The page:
"Step on a crack and you'll break your mother's back!"
Remember that rhyme from growing up years? I'm not even sure where it started, but I remember being so very careful to watch where I was walking as a child, for fear I hurt my Mama. Now, it's my turn to be the mommy, and my four-year-old and almost-three-old take it seriously. Especially the younger one. He is careful to the point that he insists on stopping and jumping as high as he can over each and every tiny crevice in the parking lot. This sometimes adds quite a bit of time to how long it takes to get into a store.
A couple of times one of them misses and steps on a line. "Oh, no! Mommy, I'm sorry I stepped on a crack."
It's just a little old wives' tale, a silly rhyme that children have passed down for years. But after hearing it only once, it's taken as absolute truth by my kids.
And then I think about things I've heard over and over again, much more serious than some silly rhyme to give kids an excuse to jump across a parking lot. How many times have we heard "don't gossip" or "don't lie." Those are direct commands from God. Do we stop when we catch ourselves at the edge of one of those and try to jump over to avoid the sin? Or do we step on it and then say, "Oh, God, I'm sorry I stepped on that crack!" Or do we not even notice it at all, anymore?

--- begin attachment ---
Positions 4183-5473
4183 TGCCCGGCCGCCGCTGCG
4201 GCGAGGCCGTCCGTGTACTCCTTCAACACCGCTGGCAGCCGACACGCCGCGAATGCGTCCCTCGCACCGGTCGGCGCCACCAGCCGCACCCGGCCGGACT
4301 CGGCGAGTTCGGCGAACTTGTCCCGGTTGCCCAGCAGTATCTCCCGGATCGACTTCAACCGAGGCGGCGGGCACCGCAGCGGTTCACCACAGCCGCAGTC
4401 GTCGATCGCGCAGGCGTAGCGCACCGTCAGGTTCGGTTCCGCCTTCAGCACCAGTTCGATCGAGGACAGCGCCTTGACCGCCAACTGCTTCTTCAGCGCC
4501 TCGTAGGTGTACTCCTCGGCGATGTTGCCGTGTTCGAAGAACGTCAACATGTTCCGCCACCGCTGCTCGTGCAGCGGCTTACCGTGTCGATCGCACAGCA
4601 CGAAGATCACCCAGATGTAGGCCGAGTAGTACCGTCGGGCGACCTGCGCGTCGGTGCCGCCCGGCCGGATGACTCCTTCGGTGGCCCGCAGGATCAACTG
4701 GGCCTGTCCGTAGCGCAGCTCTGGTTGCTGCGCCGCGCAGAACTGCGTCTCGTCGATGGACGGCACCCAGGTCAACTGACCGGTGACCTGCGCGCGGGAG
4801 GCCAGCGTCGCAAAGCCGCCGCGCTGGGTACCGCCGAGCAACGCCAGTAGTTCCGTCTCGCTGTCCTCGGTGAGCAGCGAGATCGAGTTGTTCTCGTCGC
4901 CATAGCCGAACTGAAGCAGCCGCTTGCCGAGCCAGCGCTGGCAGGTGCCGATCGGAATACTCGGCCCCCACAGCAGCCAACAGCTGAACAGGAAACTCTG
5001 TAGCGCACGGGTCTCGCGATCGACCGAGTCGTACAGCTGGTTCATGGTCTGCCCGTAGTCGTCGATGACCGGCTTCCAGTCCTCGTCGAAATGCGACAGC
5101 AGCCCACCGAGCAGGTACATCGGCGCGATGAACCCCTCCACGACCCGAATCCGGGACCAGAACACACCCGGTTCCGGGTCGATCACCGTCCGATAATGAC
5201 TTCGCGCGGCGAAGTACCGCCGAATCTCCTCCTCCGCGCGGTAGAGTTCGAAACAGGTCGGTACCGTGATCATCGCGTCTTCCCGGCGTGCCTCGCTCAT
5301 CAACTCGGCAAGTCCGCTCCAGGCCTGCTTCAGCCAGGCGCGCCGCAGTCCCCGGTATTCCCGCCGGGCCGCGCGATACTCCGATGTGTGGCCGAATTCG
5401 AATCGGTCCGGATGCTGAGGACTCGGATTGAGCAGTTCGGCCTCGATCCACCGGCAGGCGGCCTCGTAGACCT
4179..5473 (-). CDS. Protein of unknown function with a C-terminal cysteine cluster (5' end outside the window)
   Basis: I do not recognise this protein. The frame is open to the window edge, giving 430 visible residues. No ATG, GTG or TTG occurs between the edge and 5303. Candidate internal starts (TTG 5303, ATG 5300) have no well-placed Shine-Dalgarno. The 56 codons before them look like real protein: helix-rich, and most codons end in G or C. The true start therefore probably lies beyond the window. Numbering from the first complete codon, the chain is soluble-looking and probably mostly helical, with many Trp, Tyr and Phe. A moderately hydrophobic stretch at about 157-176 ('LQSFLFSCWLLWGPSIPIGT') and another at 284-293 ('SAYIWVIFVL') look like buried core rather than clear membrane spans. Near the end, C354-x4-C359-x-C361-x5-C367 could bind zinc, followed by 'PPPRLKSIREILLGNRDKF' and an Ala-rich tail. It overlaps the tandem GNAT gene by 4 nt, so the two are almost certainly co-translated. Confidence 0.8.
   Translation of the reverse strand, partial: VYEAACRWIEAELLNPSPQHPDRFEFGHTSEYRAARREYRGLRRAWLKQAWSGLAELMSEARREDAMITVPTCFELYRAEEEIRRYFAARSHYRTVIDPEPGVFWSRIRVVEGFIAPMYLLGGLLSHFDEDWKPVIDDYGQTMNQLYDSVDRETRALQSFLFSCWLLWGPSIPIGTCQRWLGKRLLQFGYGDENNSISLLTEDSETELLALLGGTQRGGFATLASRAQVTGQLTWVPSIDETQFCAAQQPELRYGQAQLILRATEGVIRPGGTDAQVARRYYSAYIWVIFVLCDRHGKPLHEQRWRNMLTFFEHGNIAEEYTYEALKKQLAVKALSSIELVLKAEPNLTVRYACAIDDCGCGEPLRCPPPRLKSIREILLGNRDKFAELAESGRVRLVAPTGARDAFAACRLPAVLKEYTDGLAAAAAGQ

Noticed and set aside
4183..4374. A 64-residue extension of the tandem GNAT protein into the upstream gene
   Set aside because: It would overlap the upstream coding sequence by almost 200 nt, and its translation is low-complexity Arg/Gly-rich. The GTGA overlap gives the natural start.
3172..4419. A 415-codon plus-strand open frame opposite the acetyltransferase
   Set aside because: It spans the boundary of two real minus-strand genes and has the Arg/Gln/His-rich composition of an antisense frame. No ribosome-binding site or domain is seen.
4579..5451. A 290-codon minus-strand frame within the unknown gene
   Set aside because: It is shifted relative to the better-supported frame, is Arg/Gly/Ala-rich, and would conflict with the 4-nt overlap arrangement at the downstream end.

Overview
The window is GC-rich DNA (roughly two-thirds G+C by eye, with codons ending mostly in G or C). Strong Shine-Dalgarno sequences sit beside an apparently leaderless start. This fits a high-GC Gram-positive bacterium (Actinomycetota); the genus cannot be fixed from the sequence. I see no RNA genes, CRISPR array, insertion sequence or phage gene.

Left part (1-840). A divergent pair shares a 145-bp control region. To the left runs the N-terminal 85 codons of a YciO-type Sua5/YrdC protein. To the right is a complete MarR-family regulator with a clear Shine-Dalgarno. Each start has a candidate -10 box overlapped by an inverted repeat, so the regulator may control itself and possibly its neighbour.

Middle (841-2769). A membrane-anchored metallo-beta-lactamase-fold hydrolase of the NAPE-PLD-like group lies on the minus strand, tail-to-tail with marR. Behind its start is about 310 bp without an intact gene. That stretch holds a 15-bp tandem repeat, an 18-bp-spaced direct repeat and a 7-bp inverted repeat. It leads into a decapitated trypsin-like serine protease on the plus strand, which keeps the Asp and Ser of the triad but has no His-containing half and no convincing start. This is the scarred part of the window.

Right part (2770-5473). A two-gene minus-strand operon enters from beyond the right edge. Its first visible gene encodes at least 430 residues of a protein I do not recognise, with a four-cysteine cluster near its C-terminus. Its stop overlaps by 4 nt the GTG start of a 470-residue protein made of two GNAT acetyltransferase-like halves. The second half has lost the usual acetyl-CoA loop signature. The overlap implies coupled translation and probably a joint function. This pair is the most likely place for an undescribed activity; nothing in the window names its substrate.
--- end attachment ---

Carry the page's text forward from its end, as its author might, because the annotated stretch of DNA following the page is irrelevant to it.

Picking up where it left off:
Because we hurt God much worse than our kids hurt us by stepping on a "crack."
I hope we all have faith like our children, that we can not only believe something will happen, but that we take all the extra precautions we can come up with to avoid any resemblance of evil.
What about you? Are you a jumper? Or have you ceased to notice those little crevices around you? Are you breaking God's back?
This is a place for me to share thoughts and ideas not just related to writing. Thoughts about what's going on in my life, about an idea I got that I thought shareworthy, or just a funny anecdote.